A Multidimensional Approach to Strategy Capability
How integrated is your strategy?
It’s a good time to be a business strategist. Strategy is in a period of renewal. New practices are being invented to deal with new market conditions, more people are getting involved in strategy, and the positive social impact of the strategy is on the rise. Strategy has not been this productive since the 1980’s when Michael Porter and CK Prahalad created the strategic tools and vocabulary that continue to shape the development of business strategies around the world.
This renaissance of strategy also brings a new challenge. Increased scope and participation in strategy processes increases the risk of overload involving multiple strategic actors and objectives. The challenge is to integrate the new factors and players in strategy into a coherent approach in which each factor enriches the other. The result is a capability in strategy that is ‘fit for purpose’ in the 2020’s.
Strategic planning, often criticized as a relic of the industrial era, is gradually moving away from a centrally driven annual budgeting exercise to a more continuous, distributed, issue-based, process.
Leading companies are finding ways to reconcile their need for accountability and resource allocation with the flexibility required to operate in complex competitive environments. New techniques like strategic options and ‘StratOps’ provide building blocks for a new agile approach to planning.
At the same time, the process of strategy formulation is moving out of the boardroom and into the broader organization and beyond. Leading companies are using large scale participative processes to draw insights from all corners of their operations and engage colleagues directly into the strategy process. They are also exploiting the power of data and algorithms to gain deeper insights into customer behaviour and combining this with pricing and business model experimentation platforms to formulate and rapidly test strategic hypotheses and value propositions.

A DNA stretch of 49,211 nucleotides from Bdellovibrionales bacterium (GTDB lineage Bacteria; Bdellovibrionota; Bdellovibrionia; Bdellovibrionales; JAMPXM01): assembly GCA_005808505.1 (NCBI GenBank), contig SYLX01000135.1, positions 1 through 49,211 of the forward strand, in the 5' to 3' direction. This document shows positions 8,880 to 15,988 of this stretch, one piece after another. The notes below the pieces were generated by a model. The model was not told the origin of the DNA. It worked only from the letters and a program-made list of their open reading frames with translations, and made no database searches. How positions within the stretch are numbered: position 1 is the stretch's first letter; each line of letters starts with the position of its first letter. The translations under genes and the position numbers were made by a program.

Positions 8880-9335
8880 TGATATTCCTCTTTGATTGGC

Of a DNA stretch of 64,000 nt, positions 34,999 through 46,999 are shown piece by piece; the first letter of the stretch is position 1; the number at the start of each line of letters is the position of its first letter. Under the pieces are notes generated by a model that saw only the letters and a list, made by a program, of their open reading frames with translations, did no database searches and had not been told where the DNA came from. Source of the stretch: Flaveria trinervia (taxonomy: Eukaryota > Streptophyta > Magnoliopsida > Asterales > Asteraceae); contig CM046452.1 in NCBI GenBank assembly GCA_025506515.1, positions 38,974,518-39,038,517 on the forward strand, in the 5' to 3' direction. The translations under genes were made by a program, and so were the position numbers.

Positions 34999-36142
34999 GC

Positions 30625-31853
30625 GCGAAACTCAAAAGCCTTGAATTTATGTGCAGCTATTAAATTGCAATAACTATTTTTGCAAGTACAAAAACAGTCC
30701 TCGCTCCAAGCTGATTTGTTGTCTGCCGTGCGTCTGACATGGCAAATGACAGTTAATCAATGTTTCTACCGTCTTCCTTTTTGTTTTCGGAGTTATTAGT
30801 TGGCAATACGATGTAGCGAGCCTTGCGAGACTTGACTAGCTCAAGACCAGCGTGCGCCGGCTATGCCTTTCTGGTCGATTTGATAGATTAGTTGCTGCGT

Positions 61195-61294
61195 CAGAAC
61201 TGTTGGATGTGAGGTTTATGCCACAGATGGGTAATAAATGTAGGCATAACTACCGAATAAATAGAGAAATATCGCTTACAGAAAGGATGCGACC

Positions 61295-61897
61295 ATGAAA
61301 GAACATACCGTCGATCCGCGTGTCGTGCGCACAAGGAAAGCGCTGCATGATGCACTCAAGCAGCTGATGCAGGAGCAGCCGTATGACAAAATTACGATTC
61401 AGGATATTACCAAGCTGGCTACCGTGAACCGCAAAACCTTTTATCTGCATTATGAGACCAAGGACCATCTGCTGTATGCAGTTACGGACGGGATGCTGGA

Fundamentally, shareholder value is gradually giving way to stakeholder value as the highest order strategic objective, encompassing people, planet and profit. Leading companies are developing expertise in reframing the trade-offs between financial and non-financial objectives and leveraging purpose to boost enterprise engagement.
All these changes are welcome and offer boards and executives an opportunity to step-change strategic performance and relevance. However, the challenge is ensuring that the new factors in strategy are effectively integrated into a coherent framework rather than an assortment of scattered commitments and projects. In our current work with clients on this journey, we use the following framework to manage three major dimensions of strategy and synergy between them:
‘Perception’ is about sharpening the strategy instincts of the leadership team by raising their collective imagination, foresight, and dialogue skills. Research has shown that most large corporates fail over the medium term because of the inability of their senior leadership team to, literally, change their minds. New techniques help to reveal what CK Prahalad called, ‘dominant logic’, the sub-conscious filters that predispose leaders to perceive certain data as important and disregard other data. Analogical thinking and machine-assisted learning are being used to stretch and augment the perceptual capabilities of the leadership group. When all of these are combined with effective senior team dialogue, the level of improvement in strategic discussion and judgement is dramatic.